Procter & Gamble (NYSE:PG) didn't give investors much in the way of good news when it posted third-quarter earnings results Thursday morning. Profits were down, organic sales growth slowed, and the consumer goods giant lowered its revenue outlook for the full fiscal year.
On the bright side, P&G is running ahead of management's cost-cutting goals. And that points to a potentially huge earnings improvement once foreign currency swings calm back down. Still, these weak results show why management raised P&G's dividend by just 3% last week -- for its stingiest payout boost in years.
Weak sales growth
The company posted a 1% organic sales growth improvement in the quarter that just closed. That's a slowdown from the 2% gain it saw in each of the prior two quarters. For comparison, 4% organic growth, like P&G booked in fiscal 2011, constitutes a solid year for the company.
This quarter's 1% uptick also came entirely from higher prices. Volume slipped in four of P&G's five product lines. And companywide, the consumer goods giant moved 2% fewer units than over the same period last year. Management doesn't expect things to get much better next quarter, either. P&G on Thursday scaled back its organic sales growth outlook from "low-to-mid" single digits to simply "low" single digits.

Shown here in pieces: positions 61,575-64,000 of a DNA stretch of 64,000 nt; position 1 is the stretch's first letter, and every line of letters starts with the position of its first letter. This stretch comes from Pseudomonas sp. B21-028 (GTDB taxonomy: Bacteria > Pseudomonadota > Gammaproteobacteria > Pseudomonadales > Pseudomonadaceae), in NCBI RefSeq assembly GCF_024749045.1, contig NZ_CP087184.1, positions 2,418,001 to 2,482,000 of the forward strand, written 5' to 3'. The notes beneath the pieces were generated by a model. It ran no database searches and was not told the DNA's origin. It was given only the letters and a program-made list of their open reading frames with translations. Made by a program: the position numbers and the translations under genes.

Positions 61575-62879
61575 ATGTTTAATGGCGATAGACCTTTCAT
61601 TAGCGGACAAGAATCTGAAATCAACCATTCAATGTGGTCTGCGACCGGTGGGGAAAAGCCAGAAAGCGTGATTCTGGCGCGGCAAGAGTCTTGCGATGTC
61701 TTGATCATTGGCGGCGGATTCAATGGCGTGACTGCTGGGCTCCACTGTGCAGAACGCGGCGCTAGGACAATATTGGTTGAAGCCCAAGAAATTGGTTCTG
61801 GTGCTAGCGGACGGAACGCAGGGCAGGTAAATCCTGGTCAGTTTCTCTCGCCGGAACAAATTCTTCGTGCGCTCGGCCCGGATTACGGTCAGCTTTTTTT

Meanwhile, reported profits are expected to fall by 22% for fiscal 2015. That drop will mostly be thanks to short-term foreign currency swings over which the company has no control. This quarter, for example, currency moves turned what would have been a 10% profit gain, powered by cost cuts, into an 8% dip.
The earnings crunch might be short-term in nature, but it still removes cash that P&G could otherwise have used for dividend payments. As it stands now, dividends are eating up an alarming amount of reported profit. In fact, through the past nine months dividend payments were a whopping 81% of operating earnings. Things look slightly better on a trailing-12-month basis. But P&G's payout is still elevated when compared to other huge dividend payers like Wal-Mart.
Growth should continue
The good news for dividend investors is that there are two big reasons to expect P&G payouts to keep climbing despite the historic earnings pinch. First, P&G is a cash-generating machine. Free cash flow is up 19% so far this year. And the dividend payment ($5.4 billion) looks much more affordable when you compare it to cash flow ($8.2 billion) rather than operating earnings ($6.6 billion).
And second, P&G's profitability is growing, even if that improvement is being hidden by foreign currency movements. Management credits productive savings for pushing operating profit margin higher by 410 basis points this quarter. Unfortunately, a 200-basis-point pinch from the strong dollar helped turn that into a drop in reported profitability. But just as P&G's payout ratio understates the strength of its dividend, its reported operating profit margin makes the business look weaker than it actually is.
There's no getting around the fact that sales growth will be sluggish for P&G this year. And a historic strengthening of the U.S. dollar against other currencies should chop earnings down by as much as 22% from the prior year. However, P&G's dividend payout is well-covered by cash flow and promises to bounce higher once these short-term issues are resolved.